PSII Visit

Our recent visit to the Pacific School of Innovation and inquiry was a great experience, particularity because it was so different in virtually every way from any other school environment . The physical design of the space was particularly surprising, especially in terms of how much fit into such a small space. I was also exited about how open they were with their resources, and was very interested in their inquiry process flowchart.

The students at PSII all seemed excited to be there, more so than in any other schools I have visited. This was wonderful to see, but it also made me think about how this education model might be suited to a specific type of learner. Even the choice to attend a school like this is in itself a type of self selection, so the students who attend it have decided that this educational setup might work for them based on who they are and how they learn. I would be curious to see how a program as self-directed as this could work in a public school.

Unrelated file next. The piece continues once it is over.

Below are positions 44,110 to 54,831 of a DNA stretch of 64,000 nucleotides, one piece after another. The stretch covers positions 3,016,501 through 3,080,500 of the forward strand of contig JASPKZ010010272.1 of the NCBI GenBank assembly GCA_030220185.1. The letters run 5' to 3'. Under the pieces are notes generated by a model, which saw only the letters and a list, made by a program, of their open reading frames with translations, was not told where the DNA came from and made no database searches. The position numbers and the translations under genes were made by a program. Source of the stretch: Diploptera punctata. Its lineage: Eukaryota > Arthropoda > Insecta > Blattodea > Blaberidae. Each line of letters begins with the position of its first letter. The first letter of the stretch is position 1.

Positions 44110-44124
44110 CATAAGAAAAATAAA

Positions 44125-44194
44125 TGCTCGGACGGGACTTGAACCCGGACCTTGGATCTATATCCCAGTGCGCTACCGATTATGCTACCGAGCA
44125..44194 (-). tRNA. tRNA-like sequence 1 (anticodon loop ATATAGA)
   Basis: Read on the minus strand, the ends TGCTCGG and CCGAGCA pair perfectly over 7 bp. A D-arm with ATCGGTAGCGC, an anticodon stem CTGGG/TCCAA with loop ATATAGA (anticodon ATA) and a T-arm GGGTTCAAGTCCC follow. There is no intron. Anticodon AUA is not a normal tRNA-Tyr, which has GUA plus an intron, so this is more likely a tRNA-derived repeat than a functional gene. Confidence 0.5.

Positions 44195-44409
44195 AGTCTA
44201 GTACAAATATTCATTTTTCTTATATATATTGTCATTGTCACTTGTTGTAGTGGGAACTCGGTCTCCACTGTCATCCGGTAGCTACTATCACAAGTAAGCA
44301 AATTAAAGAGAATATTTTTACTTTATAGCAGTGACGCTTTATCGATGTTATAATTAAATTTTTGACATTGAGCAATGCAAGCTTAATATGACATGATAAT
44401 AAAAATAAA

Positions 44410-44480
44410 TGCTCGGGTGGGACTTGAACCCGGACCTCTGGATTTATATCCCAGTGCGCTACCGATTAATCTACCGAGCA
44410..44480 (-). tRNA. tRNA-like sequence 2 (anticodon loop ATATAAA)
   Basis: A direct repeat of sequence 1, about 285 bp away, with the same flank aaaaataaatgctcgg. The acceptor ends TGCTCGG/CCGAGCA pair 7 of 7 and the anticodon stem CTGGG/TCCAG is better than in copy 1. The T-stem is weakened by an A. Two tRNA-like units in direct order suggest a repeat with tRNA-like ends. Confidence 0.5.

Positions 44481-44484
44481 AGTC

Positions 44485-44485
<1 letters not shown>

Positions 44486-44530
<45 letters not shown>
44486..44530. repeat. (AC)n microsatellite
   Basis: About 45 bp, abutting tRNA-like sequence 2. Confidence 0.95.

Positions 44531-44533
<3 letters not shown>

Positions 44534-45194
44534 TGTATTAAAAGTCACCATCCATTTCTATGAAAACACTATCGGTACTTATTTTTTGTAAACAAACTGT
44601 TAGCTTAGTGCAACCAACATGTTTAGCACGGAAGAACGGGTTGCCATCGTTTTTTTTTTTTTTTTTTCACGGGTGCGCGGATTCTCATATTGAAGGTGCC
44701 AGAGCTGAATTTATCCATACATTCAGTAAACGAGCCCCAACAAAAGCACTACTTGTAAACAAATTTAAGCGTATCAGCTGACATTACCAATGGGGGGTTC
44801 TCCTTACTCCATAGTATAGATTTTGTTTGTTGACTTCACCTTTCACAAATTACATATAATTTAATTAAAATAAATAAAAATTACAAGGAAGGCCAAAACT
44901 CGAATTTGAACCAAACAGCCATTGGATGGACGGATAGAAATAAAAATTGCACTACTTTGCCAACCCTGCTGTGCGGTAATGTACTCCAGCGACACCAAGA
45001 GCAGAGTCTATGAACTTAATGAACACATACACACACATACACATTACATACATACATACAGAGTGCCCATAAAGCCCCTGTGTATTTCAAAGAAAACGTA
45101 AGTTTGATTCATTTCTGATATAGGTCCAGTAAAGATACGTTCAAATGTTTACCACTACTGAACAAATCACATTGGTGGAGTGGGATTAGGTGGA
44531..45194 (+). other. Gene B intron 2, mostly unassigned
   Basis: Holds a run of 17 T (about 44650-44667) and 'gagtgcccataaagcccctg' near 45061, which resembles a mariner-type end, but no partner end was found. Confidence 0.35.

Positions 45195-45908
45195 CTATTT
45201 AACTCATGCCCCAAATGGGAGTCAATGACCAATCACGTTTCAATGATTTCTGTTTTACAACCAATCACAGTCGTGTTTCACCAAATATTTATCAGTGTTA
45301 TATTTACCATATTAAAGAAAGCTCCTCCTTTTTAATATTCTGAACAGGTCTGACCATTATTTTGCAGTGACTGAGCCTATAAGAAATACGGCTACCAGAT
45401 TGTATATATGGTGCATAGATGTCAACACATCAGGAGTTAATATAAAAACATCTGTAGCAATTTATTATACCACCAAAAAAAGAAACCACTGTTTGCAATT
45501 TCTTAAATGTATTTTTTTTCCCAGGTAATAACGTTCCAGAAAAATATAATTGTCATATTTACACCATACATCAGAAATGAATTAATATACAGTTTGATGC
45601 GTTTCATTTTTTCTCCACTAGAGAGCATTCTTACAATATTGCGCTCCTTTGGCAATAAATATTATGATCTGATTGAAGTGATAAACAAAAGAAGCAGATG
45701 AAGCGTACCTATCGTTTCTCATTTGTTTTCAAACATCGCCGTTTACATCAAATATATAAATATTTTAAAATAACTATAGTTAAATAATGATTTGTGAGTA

A few of us had an interesting conversation with a student about the issue of accessibility and some of the projects the student had been working on in the local community, from dealing with an inaccessible neighboring business to communicating with local politicians about policy changes. The student was also working on an accessibility themed embroidery piece as part of a collaborative project with another student who was focusing on embroidery more specifically. This was really impressive to hear about, and it sounded like the teachers at the school were doing an excellent job of facilitating these community connections while still allowing the student to take the lead.

Free Inquiry Update